As the International Climate Summit begins, Senator Markey and Representative Velázquez urge the Biden administration to provide protections for climate-displaced people

Weather-related disasters, drought, famine and rising sea levels have created a humanitarian crisis forcing tens of millions of people to flee their homes every year.

Current U.S. immigration law does not explicitly provide protections for individuals based on weather conditions

Washington (November 1, 2021) – As President Joe Biden attends the 26th Conference of the Parties (COP26) of the United Nations Framework Convention on Climate Change this week, Senator Edward J. Markey (D-Mass) and Congresswoman Nydia M. Velázquez (NY-07) today urged her administration to respond and provide assistance to the growing number of climate-displaced people around the world.

The United Nations High Commissioner for Refugees has declared the climate change-induced displacement disaster as the “defining crisis of our time.” Weather-related disasters, drought, famine and sea level rise – all caused by rising global temperatures – have created a widespread humanitarian crisis that is forcing tens of millions of people to leave their homes every year. Current US immigration law does not explicitly provide protections for individuals based on weather conditions. International law is also of limited help as there is no universally accepted definition of climate-displaced persons. Specifically, in letters sent today to the Department of Homeland Security (DHS) and the US Citizenship and Immigration Services (USCIS), lawmakers call on the Biden administration to use existing legal authorities, including provisions relating to concerns. Special Humanitarian Laws of the United States Refugees, Protected Status (TPS) and Delayed Forced Departure (DED) to help climate-displaced people.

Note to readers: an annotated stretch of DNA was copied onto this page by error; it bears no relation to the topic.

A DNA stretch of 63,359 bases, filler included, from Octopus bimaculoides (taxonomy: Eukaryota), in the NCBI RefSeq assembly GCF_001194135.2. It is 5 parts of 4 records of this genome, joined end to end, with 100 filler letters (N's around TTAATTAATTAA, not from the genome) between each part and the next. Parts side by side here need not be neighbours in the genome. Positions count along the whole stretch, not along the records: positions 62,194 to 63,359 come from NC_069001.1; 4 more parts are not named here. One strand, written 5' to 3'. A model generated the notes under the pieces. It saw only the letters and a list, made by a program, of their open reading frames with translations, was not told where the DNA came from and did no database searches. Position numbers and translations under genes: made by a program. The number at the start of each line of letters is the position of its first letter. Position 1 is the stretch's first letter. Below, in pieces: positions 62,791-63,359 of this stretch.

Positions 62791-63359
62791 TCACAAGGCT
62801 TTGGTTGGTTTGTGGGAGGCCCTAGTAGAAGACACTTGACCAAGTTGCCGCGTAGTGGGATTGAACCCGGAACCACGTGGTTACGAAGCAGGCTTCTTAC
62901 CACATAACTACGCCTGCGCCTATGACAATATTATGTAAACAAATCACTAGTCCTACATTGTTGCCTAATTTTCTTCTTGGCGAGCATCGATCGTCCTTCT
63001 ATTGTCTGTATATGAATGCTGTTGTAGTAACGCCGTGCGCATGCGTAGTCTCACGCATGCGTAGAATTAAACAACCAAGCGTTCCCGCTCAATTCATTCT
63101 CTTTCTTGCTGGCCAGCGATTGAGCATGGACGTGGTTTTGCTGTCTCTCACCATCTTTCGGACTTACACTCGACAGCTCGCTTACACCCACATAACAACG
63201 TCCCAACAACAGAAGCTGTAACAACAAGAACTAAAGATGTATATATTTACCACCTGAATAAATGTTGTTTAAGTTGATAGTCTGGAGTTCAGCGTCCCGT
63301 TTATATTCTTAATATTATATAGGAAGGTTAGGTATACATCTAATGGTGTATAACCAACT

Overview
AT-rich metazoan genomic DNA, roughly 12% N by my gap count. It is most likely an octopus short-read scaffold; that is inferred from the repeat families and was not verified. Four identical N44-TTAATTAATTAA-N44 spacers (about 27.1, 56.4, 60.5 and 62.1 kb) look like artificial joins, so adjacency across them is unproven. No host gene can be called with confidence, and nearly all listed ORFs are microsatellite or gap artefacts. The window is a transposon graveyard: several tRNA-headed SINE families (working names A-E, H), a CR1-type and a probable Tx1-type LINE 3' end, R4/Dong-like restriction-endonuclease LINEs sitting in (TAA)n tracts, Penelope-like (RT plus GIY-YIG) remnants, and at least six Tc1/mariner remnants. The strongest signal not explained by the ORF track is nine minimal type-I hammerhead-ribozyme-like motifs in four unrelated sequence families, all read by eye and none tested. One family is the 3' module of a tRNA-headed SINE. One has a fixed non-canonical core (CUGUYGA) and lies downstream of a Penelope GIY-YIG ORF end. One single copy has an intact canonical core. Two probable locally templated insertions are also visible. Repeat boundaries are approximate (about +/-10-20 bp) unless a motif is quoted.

“Until Congress can enact specific statutory protections for climate-displaced people, the administration can and should make extensive use of existing authorities to help those suffering from climate change,” he added. the lawmakers said in their letter. “We have a responsibility to close the humanitarian gaps in our immigration system. We can start by bridging the gap for climate-displaced people, who need immediate protection, while Congress works on comprehensive and long-term solutions. ”

A copy of the letter is available HERE.

Other Senators signing the letters include Senators Cory Booker (DN.J.), Bernie Sanders (I-Vt.), Elizabeth Warren (D-Mass.), Alex Padilla (D-Calif.) And Richard Blumenthal (D -Conn.).

Other members of the House of Representatives who signed the letter include Representatives Alexandria Ocasio-Cortez (NY-14), Eleanor Holmes Norton (DC), Raúl Grijalva (AZ-03), Rashida Tlaib (MI-13), Veronica Escobar (TX- 16), Ann Kirkpatrick (AZ-02), Joaquin Castro (TX-20), Jim McGovern (MA-02), Emanuel Cleaver (MO-05), Grace Meng (NY-06), Jesús G “Chuy” García (IL-04) and Marilyn Strickland (WA-10).

In October, the Biden administration released a report linking the impacts of climate change to migration, marking the first time the U.S. government has officially recognized and reported climate-displaced people.

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